Write On! Review: National Novel Writing Month

How long does it take to write a novel? For some, it takes a lifetime, but for the challenge-driven writer, it takes a mere 30 days.

For those writers who’ve been hiding in a cave with me, National Novel Writing Month (aka NaNoWriMo) is a challenge to write a 50,000-word novel in the month of November.

Having just learned of NaNo last year on Twitter, I decided to explore it for myself.  What better place to investigate than the official website.

At first click, I see lots of sparkly, fun areas to explore … ooooh … a store! Let’s start there. Posters, T-shirts, stickers, oh my! It’s a shopper’s delight. My guess is this would be an excellent procrastination tool during the challenge. Bookmark that one.

I toggle my mouse over some more links. Apparently, they want donations. Makes sense. Judging from what I see so far, a lot of work has been put into the organization and promotion. I respect hard work. Bookmark.

While you’re waiting for NaNo to begin, you can decorate your profile–even put a halo on yourself for a $10 donation. Now, that’s not a bad deal.  I wonder if they offer that in Heaven?

Let’s see what else is lurking. Procrastination Station–come to Mama! Click. You can actually record yourself singing. Hmmm … I shall find other ways to procrastinate, thank you very much.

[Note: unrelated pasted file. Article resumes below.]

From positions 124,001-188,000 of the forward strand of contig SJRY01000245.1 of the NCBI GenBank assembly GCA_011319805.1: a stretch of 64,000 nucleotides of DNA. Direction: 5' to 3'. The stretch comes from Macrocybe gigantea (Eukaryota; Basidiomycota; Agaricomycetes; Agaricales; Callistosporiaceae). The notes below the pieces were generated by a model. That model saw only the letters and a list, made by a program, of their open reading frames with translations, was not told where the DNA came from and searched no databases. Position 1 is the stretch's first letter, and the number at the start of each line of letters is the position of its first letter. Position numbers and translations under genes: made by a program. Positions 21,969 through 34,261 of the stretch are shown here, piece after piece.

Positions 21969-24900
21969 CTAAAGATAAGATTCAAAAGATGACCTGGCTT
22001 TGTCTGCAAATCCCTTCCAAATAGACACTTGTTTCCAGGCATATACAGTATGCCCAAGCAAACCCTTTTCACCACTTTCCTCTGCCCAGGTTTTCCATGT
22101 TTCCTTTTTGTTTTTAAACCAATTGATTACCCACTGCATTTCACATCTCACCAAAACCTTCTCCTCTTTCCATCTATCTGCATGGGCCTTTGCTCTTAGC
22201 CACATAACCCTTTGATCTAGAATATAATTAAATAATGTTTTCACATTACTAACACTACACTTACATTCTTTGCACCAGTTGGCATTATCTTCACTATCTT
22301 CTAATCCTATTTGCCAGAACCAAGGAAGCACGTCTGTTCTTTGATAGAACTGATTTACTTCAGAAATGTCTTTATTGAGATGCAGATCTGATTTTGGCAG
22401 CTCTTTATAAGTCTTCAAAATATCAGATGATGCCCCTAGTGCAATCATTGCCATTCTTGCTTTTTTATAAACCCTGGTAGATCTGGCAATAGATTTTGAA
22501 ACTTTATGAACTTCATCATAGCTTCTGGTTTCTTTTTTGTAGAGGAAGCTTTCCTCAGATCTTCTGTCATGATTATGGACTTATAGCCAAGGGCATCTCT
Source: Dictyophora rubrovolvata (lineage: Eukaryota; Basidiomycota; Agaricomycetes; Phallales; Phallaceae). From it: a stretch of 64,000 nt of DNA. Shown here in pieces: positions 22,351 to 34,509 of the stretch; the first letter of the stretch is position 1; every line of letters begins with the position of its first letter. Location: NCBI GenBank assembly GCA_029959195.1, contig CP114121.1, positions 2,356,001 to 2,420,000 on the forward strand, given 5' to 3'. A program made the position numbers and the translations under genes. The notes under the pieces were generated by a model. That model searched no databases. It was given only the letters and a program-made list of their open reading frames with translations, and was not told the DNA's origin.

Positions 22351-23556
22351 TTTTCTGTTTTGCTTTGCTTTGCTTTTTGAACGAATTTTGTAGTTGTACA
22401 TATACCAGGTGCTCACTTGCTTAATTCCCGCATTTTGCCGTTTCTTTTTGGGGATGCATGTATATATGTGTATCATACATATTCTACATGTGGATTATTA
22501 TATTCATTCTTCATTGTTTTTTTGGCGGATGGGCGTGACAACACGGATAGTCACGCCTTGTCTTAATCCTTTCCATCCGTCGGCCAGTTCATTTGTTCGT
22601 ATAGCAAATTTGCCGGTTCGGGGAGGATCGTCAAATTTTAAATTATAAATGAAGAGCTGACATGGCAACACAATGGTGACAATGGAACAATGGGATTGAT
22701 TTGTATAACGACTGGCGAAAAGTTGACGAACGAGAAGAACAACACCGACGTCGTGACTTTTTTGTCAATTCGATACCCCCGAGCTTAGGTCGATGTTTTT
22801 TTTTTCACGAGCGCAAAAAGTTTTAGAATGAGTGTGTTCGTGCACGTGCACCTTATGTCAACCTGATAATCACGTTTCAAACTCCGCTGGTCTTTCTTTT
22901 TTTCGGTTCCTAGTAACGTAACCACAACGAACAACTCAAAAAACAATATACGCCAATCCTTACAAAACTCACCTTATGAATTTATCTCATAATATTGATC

Young Writers’ Program: What better way to keep your kids out of trouble than to challenge them to write a novel with you. Make it a fun competition, with a common goal. It might even get that teen talking to you. Just sayin’.

If the website isn’t enough, NaNo also has a blog: The Office of Letters and Light. I clicked, not knowing what this blog could possibly be.  As I scrolled down, I found this: “For most NaNoWriMo participants, the Office of Letters and Light is a mythical place, on par with Hogwarts and that treehouse the Keebler elves live in. While most people have a general idea of what emerges from such places, few ever actually get to go inside.”  Well, there you have it, as described by Sarah Mackey, the new intern at OLL.  Bookmark.

I’m convinced.  I’m signing up.  Let’s see where I can go after I officially declare my insanity and put my goal “out there” for all to see.

I’ve entered the land of My NaNoWriMo. I now have a picture, can search for buddies to support me, and list the topic of my novel and a description.  While I love the idea of having buddies, I did find it hard to figure out the search process.  That could definitely use improving, especially since I would guess it’s one of the most sought after features.  I’ll put a suggestion in the box. Wait? Is there a box?  Hmm… “contact” was a little hard to find, and even then, tells you to check all the FAQs before bugging them. That needs fixing too.